16:57, November 29 216 0 theguardian.com

2017-11-29 16:57:03
Supreme court considers limits on police tracking via mobile phone data

Justices on the US supreme court warned of “big brother” government on Wednesday as they considered limits on the police’s ability to track Americans’ movements through mobile phone data.

In a defining test of privacy rights in the digital age, justices across the ideological spectrum raised concerns over the absence of a court-issued warrant to obtain information from mobile phone companies. The nation’s highest court could potentially rule that such a practice amounts to an unreasonable search and seizure under the constitution’s fourth amendment.

“Most Americans, I still think, want to avoid big brother,” said Sonia Sotomayor, a liberal justice, invoking George Orwell’s dystopian novel about state surveillance. “They want to avoid the concept that government will be able to see and locate you anywhere you are at any point in time.”

In the case before the court, investigators obtained 127 days of phone tower records without a search warrant that allowed them to place Timothy Carpenter in the vicinity of a string of robberies of Radio Shack and T-Mobile shops in Michigan and Ohio seven years ago.

Carpenter’s bid to suppress the evidence failed and he was convicted of six robbery counts. On appeal, the Cincinnati-based sixth US circuit court of appeals upheld his convictions, finding that no warrant was required for the phone data. Carpenter is serving a 116-year prison term.

On his behalf, lawyers for the American Civil Liberties Union (ACLU) argue that police need “probable cause”, and therefore a warrant, to avoid a fourth amendment violation. The justice department contends that probable cause should not be needed to obtain customer records under the 1986 Stored Communications Act, which was updated in 1994.

But Nathan Wessler, representing Carpenter, told the court that much had changed since then: “Three-tenths of 1% of Americans had cell phones in 1986; only 9% in 1994. There were about 18,000 cell towers in 1994; today there are over 300,000.”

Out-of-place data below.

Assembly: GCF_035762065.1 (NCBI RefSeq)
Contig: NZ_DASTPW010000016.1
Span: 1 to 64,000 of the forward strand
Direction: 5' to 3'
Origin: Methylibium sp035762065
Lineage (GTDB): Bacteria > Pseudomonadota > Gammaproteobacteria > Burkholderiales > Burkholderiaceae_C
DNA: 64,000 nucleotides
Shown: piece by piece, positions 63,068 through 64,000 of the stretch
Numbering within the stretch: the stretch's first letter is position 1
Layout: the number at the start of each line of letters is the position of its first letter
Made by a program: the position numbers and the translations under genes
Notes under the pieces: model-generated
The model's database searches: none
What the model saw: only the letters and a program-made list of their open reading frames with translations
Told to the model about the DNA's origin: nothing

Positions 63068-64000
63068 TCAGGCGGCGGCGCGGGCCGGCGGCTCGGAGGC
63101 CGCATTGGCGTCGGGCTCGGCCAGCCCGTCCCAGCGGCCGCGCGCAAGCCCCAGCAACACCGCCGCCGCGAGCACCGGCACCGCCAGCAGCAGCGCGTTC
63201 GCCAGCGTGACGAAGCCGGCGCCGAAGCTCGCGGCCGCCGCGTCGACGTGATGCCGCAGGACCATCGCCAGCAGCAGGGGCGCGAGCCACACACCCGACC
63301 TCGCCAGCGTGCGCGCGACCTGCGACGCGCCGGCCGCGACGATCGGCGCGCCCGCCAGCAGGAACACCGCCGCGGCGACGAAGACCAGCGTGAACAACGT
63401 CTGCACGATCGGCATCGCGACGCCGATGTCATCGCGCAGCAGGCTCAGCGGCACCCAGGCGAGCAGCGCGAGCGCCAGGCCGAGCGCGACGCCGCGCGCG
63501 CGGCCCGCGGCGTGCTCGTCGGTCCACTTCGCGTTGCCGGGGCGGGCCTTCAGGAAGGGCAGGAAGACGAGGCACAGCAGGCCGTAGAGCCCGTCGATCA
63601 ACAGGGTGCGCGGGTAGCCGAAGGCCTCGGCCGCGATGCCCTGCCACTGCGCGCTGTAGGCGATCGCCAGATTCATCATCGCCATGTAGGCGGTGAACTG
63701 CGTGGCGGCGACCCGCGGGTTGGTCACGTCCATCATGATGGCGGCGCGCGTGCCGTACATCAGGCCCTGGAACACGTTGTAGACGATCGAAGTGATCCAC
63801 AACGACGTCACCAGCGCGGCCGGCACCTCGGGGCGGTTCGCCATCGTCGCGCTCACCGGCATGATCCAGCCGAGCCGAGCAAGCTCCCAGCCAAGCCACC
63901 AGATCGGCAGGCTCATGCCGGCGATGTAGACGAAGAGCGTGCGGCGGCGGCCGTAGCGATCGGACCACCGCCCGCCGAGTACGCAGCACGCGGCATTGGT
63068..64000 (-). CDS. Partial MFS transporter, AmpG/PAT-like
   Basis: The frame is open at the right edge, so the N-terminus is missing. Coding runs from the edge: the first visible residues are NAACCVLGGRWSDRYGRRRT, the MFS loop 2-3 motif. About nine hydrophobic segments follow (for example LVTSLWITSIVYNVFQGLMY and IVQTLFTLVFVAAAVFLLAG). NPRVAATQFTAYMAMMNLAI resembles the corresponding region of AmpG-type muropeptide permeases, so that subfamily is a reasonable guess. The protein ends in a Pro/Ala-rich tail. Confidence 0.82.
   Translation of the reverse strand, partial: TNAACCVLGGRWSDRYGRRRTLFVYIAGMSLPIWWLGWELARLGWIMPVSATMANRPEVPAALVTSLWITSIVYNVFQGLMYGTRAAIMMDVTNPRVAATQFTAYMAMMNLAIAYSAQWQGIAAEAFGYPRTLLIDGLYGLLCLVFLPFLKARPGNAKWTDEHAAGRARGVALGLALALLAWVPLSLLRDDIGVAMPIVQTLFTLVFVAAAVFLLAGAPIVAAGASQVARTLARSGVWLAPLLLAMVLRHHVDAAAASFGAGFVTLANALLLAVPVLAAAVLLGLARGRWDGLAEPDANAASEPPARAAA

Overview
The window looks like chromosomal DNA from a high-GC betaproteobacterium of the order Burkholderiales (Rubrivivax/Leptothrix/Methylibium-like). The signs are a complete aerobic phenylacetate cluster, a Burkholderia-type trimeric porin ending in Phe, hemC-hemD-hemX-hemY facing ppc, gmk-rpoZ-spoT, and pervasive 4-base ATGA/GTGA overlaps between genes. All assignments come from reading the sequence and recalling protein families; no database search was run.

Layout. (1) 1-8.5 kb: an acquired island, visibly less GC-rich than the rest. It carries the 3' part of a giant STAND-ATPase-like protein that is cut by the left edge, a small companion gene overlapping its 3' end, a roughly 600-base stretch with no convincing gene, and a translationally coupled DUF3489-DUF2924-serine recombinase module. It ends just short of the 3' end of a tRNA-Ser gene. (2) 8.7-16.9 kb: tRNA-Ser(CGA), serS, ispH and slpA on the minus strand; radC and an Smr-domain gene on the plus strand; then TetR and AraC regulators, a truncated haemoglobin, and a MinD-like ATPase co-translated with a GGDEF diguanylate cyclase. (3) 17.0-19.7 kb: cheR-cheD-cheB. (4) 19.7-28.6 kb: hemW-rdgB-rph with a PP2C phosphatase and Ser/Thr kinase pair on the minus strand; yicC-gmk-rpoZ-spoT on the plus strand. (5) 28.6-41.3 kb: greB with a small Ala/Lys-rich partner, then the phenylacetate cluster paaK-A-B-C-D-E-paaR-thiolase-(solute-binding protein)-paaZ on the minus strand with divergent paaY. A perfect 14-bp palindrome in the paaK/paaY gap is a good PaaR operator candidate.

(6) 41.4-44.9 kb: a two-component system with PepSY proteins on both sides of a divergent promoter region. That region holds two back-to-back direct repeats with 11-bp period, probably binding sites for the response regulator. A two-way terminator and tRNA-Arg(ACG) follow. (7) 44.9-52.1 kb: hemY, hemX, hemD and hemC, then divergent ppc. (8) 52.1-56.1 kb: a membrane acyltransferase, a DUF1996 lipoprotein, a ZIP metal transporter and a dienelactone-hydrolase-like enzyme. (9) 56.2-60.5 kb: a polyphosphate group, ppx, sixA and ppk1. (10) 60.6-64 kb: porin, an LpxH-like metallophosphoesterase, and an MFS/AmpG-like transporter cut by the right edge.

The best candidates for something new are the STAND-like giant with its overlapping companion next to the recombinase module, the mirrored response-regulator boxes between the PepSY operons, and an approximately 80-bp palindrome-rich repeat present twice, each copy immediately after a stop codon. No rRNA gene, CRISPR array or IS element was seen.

The surveillence potential is very different from old-fashioned tactics such as using multiple agents and cars to follow them, Wessler added. “Never could police have decided today to track me 24 hours a day, seven days a week, five months ago. That is a categorically new power that is made possible by these perfect tracking devices that 95% of Americans carry in their pockets.”

The extended 80-minute argument in Washington acknowledged how new technology is outpacing legal precedent, with phones now near ubiquitous and an associated increase in phone towers allowing ever greater precision in locating their users.

Sotomayor warned: “Right now we’re only talking about the cell sites records, but as I understand it, a cell phone can be pinged in your bedroom. It can be pinged at your doctor’s office. It can ping you in the most intimate details of your life. Presumably at some point even in a dressing room as you’re undressing. So I am not beyond the belief that some day a provider could turn on my cell phone and listen to my conversations.”

The 63-year-old justice added: “I don’t, but I know people who take phones into public restrooms. They take them with them everywhere. It’s an appendage now for some people. If it’s not OK to put a beeper into someone’s bedroom, why is it OK to use the signals that phone is using from that person’s bedroom, made accessible to law enforcement without probable cause?”